7 October 2020
By Merric Foley, AusPayNet's Policy Manager
Twelve months ago, Treasurer Josh Frydenberg had hoped to hand down Australia’s first budget surplus since 2008. Instead, the Treasurer delivered a budget the Prime Minister has described as the most important since the Second World War.
The 2020 Budget was all about creating jobs and boosting Australia’s economic recovery from COVID-19. It includes significant expenditure on infrastructure and tax cuts and announcements of potential reforms to several sectors, including superannuation and payments.
The payments system is a foundational component of Australia’s economy and will be key to the recovery. The payments industry has seen significant technological developments in recent years – increasing speed and convenience and providing a platform for innovative new products and services. The Government recognises that innovation and competition can also create jobs, improve efficiencies, and drive consumer and business choice.
The Budget announcements built on the Government’s JobMaker Digital Business Plan, released last week. In launching the Plan, the Prime Minister drew specific attention to the NPP, which he praised as “arguably the most advanced real-time payments system in the world”.
Taken together, the 2020 Budget and Digital Business Plan are looking to ensure the regulatory settings in Australia continue to support innovation and make it easier and quicker for businesses to make, receive and accept payments.
The most significant aspect of the Plan for payments was the payment system regulatory review. While precise details have yet to be released, it will examine the regulatory architecture underpinning Australia’s payments system. It’s worth noting that the RBA has an ongoing Review of Retail Payments Regulation. It is likely that the newly announced review will complement this ongoing work.
The regulatory architecture for Australia’s payments system dates from the 1997 Wallis inquiry. It embeds a co-regulatory approach and established the Payments System Board (PSB). The regulatory review will likely examine these settings, with a view to ensure that they remain “fit for purpose” and “capable of supporting continued innovation for the benefit of both businesses and consumers”. Last night’s budget documents reveal that the review will be undertaken by Treasury, which will provide $500,000 in funding from existing Departmental resources.
Other reviews and initiatives in the Australian financial sector in recent years have often drawn upon international examples. If this trend continues, then the review could draw upon the experience of reform in the United Kingdom and Singapore – both of which have revised their regulatory architecture in recent years.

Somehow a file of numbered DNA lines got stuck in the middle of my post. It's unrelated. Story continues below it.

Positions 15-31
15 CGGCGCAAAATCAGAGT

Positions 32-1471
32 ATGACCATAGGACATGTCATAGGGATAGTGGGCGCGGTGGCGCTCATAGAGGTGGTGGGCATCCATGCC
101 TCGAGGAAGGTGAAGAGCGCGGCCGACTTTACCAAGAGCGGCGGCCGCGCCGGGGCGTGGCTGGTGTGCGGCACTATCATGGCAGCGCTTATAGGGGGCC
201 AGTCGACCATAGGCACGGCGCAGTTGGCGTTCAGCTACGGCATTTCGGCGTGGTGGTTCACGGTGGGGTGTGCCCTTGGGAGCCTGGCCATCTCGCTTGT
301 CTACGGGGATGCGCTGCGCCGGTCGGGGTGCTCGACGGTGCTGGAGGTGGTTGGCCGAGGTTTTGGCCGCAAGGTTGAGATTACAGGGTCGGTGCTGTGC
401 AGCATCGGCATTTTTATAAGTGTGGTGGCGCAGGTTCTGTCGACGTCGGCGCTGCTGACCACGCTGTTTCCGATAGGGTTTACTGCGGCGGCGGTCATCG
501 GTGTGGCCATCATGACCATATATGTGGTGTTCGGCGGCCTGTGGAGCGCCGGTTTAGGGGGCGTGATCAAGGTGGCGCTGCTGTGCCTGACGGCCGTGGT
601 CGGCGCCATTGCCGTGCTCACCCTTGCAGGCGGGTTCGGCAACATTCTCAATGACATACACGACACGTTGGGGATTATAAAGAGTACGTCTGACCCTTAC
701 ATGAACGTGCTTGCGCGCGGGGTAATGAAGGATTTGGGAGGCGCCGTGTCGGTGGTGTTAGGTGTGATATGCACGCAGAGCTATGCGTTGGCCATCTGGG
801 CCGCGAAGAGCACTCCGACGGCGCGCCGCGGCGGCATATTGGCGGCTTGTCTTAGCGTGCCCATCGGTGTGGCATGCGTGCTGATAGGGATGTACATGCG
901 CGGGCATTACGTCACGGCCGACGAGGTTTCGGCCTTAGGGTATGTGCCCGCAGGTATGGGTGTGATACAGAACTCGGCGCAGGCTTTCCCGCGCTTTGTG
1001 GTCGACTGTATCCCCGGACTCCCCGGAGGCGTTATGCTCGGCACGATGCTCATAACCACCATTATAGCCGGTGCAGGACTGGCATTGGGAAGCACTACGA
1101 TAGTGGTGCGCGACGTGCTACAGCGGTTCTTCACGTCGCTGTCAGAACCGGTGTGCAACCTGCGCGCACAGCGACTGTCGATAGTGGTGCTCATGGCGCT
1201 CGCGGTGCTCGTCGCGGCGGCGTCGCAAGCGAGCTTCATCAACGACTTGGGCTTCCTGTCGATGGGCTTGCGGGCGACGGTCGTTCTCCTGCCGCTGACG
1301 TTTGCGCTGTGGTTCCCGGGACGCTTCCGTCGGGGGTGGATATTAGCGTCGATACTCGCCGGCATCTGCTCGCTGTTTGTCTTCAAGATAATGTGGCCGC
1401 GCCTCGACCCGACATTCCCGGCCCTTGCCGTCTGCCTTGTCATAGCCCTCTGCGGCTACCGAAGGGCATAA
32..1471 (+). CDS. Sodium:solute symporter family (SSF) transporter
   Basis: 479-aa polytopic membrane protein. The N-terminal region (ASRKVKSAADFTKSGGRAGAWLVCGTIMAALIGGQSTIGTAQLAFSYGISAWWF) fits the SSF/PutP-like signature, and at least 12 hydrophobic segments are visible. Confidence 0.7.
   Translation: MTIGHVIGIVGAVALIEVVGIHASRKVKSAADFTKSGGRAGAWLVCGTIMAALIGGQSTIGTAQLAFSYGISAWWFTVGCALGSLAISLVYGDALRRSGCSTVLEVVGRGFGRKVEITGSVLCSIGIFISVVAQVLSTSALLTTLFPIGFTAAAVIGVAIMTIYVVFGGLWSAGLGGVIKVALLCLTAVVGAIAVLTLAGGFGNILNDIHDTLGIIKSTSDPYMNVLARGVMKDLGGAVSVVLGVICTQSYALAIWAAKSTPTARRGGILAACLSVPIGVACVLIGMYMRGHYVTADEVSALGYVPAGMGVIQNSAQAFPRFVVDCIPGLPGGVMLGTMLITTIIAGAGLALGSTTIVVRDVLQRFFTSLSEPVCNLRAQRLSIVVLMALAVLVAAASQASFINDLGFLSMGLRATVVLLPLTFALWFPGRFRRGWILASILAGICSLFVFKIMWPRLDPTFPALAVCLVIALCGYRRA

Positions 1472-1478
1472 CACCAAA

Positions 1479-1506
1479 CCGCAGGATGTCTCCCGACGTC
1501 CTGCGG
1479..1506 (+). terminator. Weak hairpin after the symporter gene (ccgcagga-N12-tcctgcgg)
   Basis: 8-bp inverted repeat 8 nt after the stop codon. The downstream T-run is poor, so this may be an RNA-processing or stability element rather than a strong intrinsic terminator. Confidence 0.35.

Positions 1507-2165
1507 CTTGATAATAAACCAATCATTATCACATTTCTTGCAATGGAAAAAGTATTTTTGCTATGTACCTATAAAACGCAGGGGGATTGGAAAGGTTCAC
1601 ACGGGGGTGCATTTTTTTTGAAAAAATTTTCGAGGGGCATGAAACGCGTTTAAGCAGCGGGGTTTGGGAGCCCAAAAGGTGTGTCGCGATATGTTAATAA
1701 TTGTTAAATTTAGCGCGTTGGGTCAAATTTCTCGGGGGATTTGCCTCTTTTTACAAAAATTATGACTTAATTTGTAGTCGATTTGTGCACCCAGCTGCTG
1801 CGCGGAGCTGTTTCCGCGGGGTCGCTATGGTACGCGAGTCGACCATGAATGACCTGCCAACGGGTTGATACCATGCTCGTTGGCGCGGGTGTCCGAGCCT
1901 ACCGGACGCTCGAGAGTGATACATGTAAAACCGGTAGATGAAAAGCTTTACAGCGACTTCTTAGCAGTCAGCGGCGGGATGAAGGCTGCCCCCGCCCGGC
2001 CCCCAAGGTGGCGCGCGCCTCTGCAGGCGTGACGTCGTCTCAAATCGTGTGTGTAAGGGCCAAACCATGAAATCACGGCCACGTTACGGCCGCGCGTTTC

In other global markets, a further area of innovation has been in stored value facilities (SVFs). The Government announced it will implement the recommendations of the Council of Financial Regulator’s review of stored value facilities (although the Report itself is yet to be made public).
The Government’s digital business plan package is broad. It encompasses digital skills training for small business, funding to support regtech and fintech, 5G rollout and Commonwealth e-invoicing.
An additional $28.5 million was provided for the rollout of the Consumer Data Right, including funding for a consumer and business awareness campaign. Likewise, digital identity received a $256m boost – and an announcement that legislation would be developed to “enable use of digital identity to be expanded to other levels of Government and the private sector”.
Aside from the JobMaker, the Budget contained several other announcements of interest to the payments industry. Significantly, these included announcements around AUSTRAC reporting upgrades and cyber resilience.
AUSTRAC received an additional $104.9m in the Budget. Among other things, this funding will be directed towards “modernising AUSTRAC’s ageing reporting system”. This may be related to the upgrading to ISO20022-capable payment systems, to support industry migration and reporting to AUSTRAC.
Linked to the recent consultation on Critical Infrastructure: Systems of National Significance, the Budget places emphasis on cyber security and resilience. Among other funding commitments, the Budget has announced $8.3m for the Department of Home Affairs to improve “the security and resilience of critical infrastructure entities across various sectors crucial to protect our economy, security, and sovereignty".